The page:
In this case the prosecution has called two witnesses, two are yet to testify. The prosecution has laid before this court some cogent evidence to show that the accused is likely to interfere with witnesses. This is backed up by the social inquiry report which was filed by the probation. The report further states that the community is appalled by the accused’s behavior and if released he is likely to be harmed. The accused has no obligation to hold him in his home area and is likely to abcord. These in my view and in line with Section 123A of the Criminal Procedure Code are compelling reasons not to grant the accused person bail. I am in agreement with the holding in Republic V William Kipkorir Kipchirchir & Another  eKLR where Mutuku, J. held:
“Under Article 49(1) (h) an arrested person has the right to be released on bond or bail, on reasonable conditions pending charge or trial, unless there are compelling reasons not to be released. It is clear from the wording of this Article that the right to bail is not an absolute right. Where compelling reasons are advanced and the court is persuaded by those reasons, the right to bail is curtailed. ….
In my view the likelihood that an accused person may abscond because of the seriousness of the offence and strong evidence against him is a compelling reason when there is evidence to proof (sic) that the accused has attempted to flee the jurisdiction of the court or has been in hiding.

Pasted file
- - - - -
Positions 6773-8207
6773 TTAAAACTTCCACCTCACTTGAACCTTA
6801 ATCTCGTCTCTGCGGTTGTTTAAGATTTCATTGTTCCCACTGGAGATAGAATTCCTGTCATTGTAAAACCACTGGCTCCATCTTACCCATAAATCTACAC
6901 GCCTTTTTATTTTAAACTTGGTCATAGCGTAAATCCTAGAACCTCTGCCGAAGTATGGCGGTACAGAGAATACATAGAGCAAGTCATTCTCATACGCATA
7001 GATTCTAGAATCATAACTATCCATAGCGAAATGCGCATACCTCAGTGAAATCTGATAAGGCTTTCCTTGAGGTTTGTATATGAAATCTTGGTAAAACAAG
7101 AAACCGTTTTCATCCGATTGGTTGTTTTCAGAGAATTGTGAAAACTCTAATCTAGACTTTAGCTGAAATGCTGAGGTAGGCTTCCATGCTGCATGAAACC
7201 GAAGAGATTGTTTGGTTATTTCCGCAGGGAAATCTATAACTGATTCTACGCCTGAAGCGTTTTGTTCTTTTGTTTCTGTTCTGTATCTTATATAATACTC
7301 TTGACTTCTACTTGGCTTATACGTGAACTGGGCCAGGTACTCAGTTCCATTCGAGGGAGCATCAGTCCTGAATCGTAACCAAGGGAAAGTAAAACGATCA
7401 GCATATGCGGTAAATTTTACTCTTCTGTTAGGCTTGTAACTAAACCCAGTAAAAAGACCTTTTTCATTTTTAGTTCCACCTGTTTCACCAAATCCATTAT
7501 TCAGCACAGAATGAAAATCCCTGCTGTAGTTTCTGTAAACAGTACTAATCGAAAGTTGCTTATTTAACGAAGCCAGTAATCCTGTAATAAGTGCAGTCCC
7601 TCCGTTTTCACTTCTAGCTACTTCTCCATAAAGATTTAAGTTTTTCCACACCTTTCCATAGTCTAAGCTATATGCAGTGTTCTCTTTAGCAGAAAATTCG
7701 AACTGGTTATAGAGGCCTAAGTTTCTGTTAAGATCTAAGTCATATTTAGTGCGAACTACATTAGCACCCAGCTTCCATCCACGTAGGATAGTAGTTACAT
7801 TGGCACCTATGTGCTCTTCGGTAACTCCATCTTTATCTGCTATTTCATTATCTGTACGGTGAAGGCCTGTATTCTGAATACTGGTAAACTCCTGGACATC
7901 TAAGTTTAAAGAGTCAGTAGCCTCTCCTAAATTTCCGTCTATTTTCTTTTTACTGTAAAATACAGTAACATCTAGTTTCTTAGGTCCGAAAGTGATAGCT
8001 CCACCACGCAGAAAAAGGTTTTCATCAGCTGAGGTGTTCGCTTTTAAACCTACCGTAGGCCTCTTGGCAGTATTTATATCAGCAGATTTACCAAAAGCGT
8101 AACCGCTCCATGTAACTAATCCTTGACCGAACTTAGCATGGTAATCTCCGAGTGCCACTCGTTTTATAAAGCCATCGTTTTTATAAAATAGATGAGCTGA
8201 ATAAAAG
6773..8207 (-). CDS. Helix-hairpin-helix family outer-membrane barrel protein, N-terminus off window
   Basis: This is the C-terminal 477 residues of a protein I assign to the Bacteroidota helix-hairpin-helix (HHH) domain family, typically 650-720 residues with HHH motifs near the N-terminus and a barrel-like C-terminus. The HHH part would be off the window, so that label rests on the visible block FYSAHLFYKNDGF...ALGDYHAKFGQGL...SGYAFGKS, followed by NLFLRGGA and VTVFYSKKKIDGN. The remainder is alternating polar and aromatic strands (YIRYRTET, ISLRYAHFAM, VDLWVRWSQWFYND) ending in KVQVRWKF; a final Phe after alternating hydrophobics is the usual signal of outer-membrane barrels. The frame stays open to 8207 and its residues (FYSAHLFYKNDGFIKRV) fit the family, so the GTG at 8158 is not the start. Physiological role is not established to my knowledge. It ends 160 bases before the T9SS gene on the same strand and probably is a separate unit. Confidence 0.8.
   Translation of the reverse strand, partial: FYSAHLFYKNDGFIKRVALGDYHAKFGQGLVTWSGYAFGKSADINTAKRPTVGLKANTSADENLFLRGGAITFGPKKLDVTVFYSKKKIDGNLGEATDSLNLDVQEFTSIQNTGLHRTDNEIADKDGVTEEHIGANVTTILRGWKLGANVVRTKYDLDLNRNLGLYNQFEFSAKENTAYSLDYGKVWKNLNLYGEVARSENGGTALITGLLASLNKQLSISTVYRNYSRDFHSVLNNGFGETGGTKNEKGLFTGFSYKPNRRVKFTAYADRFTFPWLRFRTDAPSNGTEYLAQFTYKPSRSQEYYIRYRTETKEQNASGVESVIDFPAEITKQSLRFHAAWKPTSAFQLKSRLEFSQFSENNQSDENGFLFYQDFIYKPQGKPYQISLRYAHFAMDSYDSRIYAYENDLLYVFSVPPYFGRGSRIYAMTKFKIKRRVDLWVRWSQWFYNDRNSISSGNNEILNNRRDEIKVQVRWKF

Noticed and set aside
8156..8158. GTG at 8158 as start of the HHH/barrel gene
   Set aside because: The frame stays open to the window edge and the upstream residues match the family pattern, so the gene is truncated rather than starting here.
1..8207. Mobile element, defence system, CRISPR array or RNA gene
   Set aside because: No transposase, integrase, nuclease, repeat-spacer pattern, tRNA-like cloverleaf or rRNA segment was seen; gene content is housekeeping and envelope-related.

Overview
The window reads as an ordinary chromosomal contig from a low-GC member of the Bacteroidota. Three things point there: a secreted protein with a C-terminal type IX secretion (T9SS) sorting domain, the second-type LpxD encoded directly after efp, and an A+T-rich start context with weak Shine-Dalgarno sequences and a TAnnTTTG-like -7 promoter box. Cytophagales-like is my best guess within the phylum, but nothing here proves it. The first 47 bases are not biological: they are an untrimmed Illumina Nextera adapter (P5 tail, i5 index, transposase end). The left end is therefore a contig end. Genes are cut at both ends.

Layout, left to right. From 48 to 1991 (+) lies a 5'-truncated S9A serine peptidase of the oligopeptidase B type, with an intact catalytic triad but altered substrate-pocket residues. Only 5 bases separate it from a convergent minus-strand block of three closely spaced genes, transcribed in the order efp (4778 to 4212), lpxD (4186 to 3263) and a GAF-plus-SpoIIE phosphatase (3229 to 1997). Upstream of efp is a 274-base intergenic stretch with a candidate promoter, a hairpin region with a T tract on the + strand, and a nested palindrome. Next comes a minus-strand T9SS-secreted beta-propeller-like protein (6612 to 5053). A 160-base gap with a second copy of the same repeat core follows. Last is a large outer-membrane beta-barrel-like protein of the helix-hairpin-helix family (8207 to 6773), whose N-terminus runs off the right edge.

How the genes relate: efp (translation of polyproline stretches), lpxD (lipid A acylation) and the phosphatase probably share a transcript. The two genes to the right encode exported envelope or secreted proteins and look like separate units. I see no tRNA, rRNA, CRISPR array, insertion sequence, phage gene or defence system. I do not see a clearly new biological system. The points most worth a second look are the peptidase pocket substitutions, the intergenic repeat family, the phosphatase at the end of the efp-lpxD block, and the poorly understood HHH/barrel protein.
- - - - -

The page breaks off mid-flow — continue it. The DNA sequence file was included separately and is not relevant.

Likewise, intimidation, interference and threatening of witnesses are serious matters and are compelling reasons where evidence of such intimidation, interference or threats is provided to the trial court. I have carefully considered the evidence placed before me to support the allegations that the accused persons may interfere, intimidate and threaten witnesses and in my view and in the absence of the evidence to support the same, these are just suspicions and fears harbored by the prosecution that this may be the case.”
The denial of bail should be subjected to the strict test for limitation of rights under Article 24 of the Constitution as well as the principles set out in Articles 19 and 20 of the Constitution.
6. Compelling reason must be one that is convincing and showing a likelihood that the alleged fact is likely to happen and therefore presents a strong case for denial of bail.